Collaboration is key to achieving better models of care

21 August 2019

Maddie Julian

The Health Foundation will launch a programme supporting collaboration between health care professionals, patients and the public in 2020. In advance of the launch, we are hosting a series of workshops to design an approach that reflects the needs and experiences of these stakeholders. We recently teamed up with DigiBete – a social enterprise that co-produces video resources on diabetes with patients, families and clinicians – to explore collaborative approaches to improving care for people with long-term conditions.

Joining with the Health Foundation to co-design and deliver the first in their new series of workshops tapped into the sweet spot of my organisation, DigiBete. The focus on helping patients, families and health care professionals to collaborate is the concept which drives our work.

In 2015, my 20-month-old son was diagnosed with type one diabetes. Motivated by this devastating diagnosis, my partner and I set up DigiBete and partnered with Leeds Children’s Hospital to assist us in achieving our mission of helping families and communities understand the principles of good diabetes care. Capturing diverse patient and family voices has given us a rich – and sometimes raw – insight into the complexities and challenges faced by patients and families living with a long-term condition.

Our insight into these complexities and challenges were the focus of the workshop, at which we welcomed an eclectic mix of families and young people living with long term conditions, digital developers and health care professionals. Such a mix made for a day of discussion that disrupted the perceived and real divisions between professionals, patients and families.

Activities throughout the day were designed to challenge different skill sets and stimulate meaningful conversations about what good collaborations look like. Happily, this was achieved, as one young attendee, who is living with a long-term condition, commented: 'There was a health care professional on our table who was really surprised by my experience as a patient. It was interesting that he was actually quite shocked when hearing my experiences in the community.' This participant also reflected that, in his experience, some professionals didn't always have an open mind about what people living with the conditions might really feel.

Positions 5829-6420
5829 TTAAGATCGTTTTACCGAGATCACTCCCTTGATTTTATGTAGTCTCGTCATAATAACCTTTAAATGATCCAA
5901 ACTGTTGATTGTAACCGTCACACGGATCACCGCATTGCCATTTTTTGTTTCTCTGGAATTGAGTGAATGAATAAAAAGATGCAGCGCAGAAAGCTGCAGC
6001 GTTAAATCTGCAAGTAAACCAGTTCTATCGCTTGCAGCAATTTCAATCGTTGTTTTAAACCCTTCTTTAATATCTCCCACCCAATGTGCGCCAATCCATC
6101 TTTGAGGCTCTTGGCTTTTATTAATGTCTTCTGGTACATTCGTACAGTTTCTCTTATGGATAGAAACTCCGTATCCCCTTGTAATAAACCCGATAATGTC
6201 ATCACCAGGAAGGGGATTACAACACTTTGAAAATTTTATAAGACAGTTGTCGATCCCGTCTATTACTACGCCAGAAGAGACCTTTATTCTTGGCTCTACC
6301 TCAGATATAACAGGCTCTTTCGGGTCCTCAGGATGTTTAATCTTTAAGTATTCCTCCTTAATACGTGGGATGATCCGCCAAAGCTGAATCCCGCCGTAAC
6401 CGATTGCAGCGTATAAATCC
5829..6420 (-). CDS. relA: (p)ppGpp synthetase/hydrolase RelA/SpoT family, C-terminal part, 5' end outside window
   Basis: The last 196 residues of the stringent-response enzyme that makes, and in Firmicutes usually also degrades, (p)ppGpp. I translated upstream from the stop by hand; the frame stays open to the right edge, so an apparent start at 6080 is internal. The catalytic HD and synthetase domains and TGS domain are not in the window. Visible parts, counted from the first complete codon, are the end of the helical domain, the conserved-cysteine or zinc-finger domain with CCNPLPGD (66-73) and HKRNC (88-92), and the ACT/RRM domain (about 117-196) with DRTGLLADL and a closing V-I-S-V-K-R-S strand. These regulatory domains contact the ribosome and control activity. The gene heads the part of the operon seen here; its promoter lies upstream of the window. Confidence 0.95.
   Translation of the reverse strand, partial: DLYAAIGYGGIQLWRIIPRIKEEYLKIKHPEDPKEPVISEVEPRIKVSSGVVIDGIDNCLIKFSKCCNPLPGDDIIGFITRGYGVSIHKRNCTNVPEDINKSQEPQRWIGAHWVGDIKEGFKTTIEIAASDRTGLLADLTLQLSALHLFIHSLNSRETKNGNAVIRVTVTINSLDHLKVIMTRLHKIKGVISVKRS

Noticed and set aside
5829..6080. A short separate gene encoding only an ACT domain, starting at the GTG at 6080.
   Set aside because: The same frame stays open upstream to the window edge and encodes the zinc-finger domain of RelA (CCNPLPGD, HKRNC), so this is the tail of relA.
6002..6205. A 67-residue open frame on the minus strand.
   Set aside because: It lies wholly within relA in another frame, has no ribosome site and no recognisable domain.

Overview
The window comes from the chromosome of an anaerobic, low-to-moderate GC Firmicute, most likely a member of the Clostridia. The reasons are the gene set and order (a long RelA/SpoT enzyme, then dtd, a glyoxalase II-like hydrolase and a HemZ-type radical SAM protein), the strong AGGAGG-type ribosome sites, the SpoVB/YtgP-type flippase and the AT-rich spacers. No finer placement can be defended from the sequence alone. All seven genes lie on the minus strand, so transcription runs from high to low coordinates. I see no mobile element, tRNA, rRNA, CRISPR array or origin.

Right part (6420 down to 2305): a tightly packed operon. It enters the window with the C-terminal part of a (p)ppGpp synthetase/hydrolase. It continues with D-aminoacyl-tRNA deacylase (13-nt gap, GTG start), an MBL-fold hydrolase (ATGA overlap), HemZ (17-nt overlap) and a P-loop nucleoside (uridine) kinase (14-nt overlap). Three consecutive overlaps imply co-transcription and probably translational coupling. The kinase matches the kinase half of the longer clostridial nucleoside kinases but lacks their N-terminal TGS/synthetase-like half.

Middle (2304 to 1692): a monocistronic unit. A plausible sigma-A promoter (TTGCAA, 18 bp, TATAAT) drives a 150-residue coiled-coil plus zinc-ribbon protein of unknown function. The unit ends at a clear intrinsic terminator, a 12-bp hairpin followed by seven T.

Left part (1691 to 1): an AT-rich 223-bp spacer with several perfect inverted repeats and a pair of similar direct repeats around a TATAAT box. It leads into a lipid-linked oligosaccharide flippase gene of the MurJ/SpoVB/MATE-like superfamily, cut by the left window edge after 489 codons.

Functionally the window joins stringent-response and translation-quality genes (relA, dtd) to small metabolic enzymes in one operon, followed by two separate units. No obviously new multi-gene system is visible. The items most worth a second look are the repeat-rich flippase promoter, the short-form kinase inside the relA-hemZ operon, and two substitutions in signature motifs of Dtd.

This experience is not unique, and one which the Health Foundation is incorporating in the design of its new programme. As a parent participating in the workshop shared: 'I felt very valued and felt that they wanted to know my thoughts and experiences.' The same individual also noted: '[I] liked how they listened to the young people that were there and respected their opinions.'

In one activity, participants deliberated on why using the right language matters to them. Some patients and families wanted to own their expertise, whilst others winced at the very thought of being called 'an expert by experience'. Such contention over terminology was echoed in discussions about the way new programmes should be described. This dialogue brought to light the challenge of collaborating with and reaching audiences who have unique and varied interpretations of language. This was a thought-provoking outcome from the day, and something that will be integral to ensuring the reception and success of the programme.

It was clear over the course of the day that all participants agreed better models of care would best be achieved through working with a wide community of people. As a health care professional from Leeds stated: 'I thought the day was a great way to focus on the power of working collaboratively. Getting the opinions of professionals from different disciplines and people living with long term conditions, in different formats, enabled lots of discussion and talk about possible solutions as well as the challenges of collaboration' However, there is important work still to be done in these initial stages; the young patient (mentioned previously) reflected that there were missed opportunities to shift the dialogue to focus more on patient perspectives. Similarly, others in the group felt some activities could have been more inclusive for young people.

Such feedback demonstrates this kind of collaboration will never be straightforward. Building personal relationships and having the right mindset are key to achieving better models of care. But judging by the conversations at the workshop, the will and desire to make it happen is certainly out there.

The next workshop is on collaborating to improve local health and care services, focusing on how health care professionals can work with the wider community to improve care. If you’re interested in finding out more, email patientsandclinicians@health.org.uk

Maddie Julian (@MaddieJulian) is Co-Founder and Director of DigiBete.

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